What is Beauty? The Definition
The dictionary definition of Beauty: The quality present in a thing or person that gives intense pleasure or deep satisfaction to the mind, whether arising from sensory manifestations (as shape, color, sound, etc.) a meaningful design or pattern, or something else (as personality in which high spiritual qualities are manifest)
The dictionary definition of Pretty: pleasing or attractive to the eye, as by delicacy or gracefulness.
For me, authentic beauty goes beyond the surface, touches upon the meaning or substance of a thing or person. Pretty is just surface “stuff”.
Questioning Beauty in Art
The question of beauty in art was brought up at an artist panel discussion I attended this summer. It is a question I often contemplate when describing my own work.
For those of you that have followed my blog or the underpinnings of my artwork for years, know that my intent has never been to create pretty pictures that match a couch, room decor or someone’s personal taste.
“Good Art Does Not Have to Match Your Couch” is a mantra I passionately expressed when teaching my college level art students and anyone else who would listen.
My intention when I first began my interest in art was probably to create a “beautiful” or “pretty” painting from the examples in my “how to paint” books. I failed miserably. It was not in my wheel house to recreate or be satisfied with that kind of beauty.
Curiosity and the Uncomfortable
There is a level of comfort in the beautiful or the pretty. If that is the response to a work of art, then it may not be asking for much more. That is okay.
Society often does not want to deal with more than the cosmetics, it is just too much for our 24/7 world. It is uncomfortable.
I get that. Picking our battles, simplifying our lives as a way to minimize the exhaustion we feel is a choice made in the name of self preservation or basic survival.
We choose to exist as opposed to live and ultimately to live in beauty.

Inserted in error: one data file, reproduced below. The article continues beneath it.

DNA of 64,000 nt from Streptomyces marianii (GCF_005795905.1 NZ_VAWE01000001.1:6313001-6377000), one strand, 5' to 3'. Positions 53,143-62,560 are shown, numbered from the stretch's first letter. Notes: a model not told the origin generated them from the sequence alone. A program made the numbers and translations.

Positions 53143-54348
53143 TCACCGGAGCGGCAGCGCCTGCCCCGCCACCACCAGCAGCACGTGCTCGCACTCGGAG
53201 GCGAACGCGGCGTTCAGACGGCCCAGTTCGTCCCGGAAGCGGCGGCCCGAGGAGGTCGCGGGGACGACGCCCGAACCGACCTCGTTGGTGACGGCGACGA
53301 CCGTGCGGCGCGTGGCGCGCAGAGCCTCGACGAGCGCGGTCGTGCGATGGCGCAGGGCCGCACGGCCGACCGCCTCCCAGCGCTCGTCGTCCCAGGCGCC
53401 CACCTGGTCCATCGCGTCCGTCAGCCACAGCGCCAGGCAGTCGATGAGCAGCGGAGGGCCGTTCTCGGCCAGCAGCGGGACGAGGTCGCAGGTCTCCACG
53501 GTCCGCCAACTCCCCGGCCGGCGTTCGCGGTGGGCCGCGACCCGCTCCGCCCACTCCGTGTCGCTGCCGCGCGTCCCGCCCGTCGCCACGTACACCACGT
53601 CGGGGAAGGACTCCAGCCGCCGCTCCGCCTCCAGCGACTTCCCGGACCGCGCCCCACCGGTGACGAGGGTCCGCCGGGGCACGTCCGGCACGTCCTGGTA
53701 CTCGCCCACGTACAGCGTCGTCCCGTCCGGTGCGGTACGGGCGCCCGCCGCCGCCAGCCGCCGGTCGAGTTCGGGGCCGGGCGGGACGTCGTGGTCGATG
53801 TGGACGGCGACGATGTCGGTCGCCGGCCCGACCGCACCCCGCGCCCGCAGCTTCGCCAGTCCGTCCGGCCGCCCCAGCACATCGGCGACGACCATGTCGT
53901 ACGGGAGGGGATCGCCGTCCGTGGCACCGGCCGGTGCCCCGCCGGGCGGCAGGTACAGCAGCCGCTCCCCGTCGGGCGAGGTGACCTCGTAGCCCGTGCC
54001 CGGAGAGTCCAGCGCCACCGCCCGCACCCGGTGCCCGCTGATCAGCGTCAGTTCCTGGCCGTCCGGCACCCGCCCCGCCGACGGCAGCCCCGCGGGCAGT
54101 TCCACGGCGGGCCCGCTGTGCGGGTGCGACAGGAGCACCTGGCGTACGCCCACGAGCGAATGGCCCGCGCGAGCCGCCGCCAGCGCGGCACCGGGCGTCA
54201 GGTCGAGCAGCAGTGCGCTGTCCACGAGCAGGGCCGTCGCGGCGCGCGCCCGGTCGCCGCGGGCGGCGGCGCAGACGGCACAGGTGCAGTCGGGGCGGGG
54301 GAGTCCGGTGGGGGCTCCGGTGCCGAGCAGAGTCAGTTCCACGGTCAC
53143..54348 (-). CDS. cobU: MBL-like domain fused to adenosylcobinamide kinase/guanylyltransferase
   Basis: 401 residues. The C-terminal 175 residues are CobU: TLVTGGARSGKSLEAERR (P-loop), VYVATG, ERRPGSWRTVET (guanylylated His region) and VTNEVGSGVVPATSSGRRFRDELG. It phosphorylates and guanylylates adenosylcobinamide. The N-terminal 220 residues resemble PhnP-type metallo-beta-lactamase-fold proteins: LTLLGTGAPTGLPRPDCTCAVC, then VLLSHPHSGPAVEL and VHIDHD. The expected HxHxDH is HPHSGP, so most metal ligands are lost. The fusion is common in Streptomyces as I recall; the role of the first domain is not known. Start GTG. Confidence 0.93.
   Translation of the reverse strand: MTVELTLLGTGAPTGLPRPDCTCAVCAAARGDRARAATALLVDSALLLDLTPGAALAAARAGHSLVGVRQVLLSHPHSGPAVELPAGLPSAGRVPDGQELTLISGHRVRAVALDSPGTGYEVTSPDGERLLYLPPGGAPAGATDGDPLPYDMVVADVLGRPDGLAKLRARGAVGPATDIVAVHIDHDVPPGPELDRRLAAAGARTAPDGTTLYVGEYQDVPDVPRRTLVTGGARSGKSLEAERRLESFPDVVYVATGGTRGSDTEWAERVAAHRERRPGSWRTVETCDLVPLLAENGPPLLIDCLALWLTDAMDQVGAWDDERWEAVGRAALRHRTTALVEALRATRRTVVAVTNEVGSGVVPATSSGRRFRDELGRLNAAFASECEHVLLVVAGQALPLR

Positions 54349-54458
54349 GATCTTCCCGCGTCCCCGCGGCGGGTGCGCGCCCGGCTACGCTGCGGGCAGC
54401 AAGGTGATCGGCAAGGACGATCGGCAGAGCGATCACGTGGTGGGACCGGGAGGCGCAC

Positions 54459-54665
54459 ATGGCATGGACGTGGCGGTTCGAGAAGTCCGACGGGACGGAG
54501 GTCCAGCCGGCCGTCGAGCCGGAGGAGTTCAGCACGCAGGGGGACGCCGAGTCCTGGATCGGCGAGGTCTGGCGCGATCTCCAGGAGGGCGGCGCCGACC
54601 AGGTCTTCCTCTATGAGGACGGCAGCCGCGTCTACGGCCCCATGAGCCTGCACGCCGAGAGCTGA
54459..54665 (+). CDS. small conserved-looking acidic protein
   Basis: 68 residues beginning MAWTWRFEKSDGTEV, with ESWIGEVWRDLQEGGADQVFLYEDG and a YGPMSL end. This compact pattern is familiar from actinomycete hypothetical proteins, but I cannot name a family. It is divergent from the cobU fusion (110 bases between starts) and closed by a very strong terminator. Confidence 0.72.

Beauty requires more in depth introspection, knowing or wanting to know what is beneath the surface. Allowing curiosity and the uncomfortable to be part of living in beauty.
The Beautiful and the Ugly
As was discussed in this panel I attended, the artists agreed that if something has beauty it should honestly and authentically also include the ugly.
For an artist whose intention is to delve deeper into a subject or issue, the ugly needs to be present on some level as a counterpoint to the beauty portrayed.
Is it possible to see the ugly truth through beauty? Yes. Not denying ugliness and being aware of it, changes perception. Seeing, visualizing and/or experiencing the ugly gives the beauty greater weight and meaning.
As an artist, I have discovered that beauty is the curiosity of things. It has not been a comfortable discovery. But I have found that using beauty to entice a closer look into the ugliness is a way to gain better understanding of what truly makes something beautiful.
Taking a moment to pause, feel, reflect on the layers of beauty and unpleasantness.
As I create work in my studio, I go about it with little conscious intention. This may sound reckless and chaotic to many, but it is the only way I can get at the beauty and the ugly, which lay deep in my subconscious self. My unknown self. The self I am looking to uncover.
To draw out that truth, I must surrender all the cerebral mumbo jumbo clogging my creativity. I must get the hell out of my head.
The beginnings of my work are often full of reckless abandonment, a free flow of color, movement, and shapes. That initial energy is liberating.
Then I freeze.
Shit, what am I going to do next? The work is not complete, but I don’t want to ruin what I have so far.
That last sentence “I don’t want to ruin what I have so far” is when I must dig deeper and that it is not necessarily going to be pleasant. Part of the process may be to obliterate much of the work in front of me to achieve the depth of meaning I want. It could get ugly, chaotic and messy.
THIS IS THE MOST VITAL PART of my work. It is the absolute reason why I create.
The love/hate relationship with the piece begins here. When I hit that subconscious nerve, it becomes important to avoid making judgements.
Living with the Ugly
In order to avoid analyzing or projecting what “should” happen next, I have to stop, put the work aside, take a physical and emotional break. Live with the ugly.
The physicality and psychology of the act of painting is not often appreciated. The focus tends to be on the end product.
For me, the process is the essence of a work of art. It is the most intriguing part of the creating. The process is where the act of harmonizing the beauty and the ugly merge.
Walking in Beauty
In order for me to walk in the beauty of my life and work, I am learning to recognize the connectedness of everything that is me. Appreciating and embracing the unpleasantness is a vital part of the walk.
“Exhaling”, Acrylic painting 22″ x 18″. I chose this piece because of the many lives this painting went through before it got to this final state. The title is a metaphor for the act of painting, the process, which is to exhale and let go.